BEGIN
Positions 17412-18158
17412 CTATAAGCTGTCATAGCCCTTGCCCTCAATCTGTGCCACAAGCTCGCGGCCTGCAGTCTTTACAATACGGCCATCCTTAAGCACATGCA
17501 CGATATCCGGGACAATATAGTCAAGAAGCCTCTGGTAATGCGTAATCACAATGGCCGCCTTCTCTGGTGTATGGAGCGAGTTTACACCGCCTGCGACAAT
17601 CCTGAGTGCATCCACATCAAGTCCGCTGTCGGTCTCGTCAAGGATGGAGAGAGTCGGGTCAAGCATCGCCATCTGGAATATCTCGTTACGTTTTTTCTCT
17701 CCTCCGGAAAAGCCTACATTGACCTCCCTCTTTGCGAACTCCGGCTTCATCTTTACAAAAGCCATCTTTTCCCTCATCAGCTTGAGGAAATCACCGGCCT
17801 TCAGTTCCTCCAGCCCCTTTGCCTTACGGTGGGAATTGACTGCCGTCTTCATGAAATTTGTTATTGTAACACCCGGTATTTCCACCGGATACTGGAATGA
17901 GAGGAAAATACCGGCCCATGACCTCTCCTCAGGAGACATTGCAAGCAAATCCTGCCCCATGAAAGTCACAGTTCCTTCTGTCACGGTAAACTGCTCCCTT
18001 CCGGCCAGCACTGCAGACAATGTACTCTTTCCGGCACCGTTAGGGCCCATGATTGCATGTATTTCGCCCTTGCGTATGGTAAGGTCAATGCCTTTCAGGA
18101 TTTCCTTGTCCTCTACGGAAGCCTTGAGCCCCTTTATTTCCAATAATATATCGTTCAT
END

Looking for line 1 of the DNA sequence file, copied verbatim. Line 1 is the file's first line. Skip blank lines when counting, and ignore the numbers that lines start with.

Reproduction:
Positions 17412-18158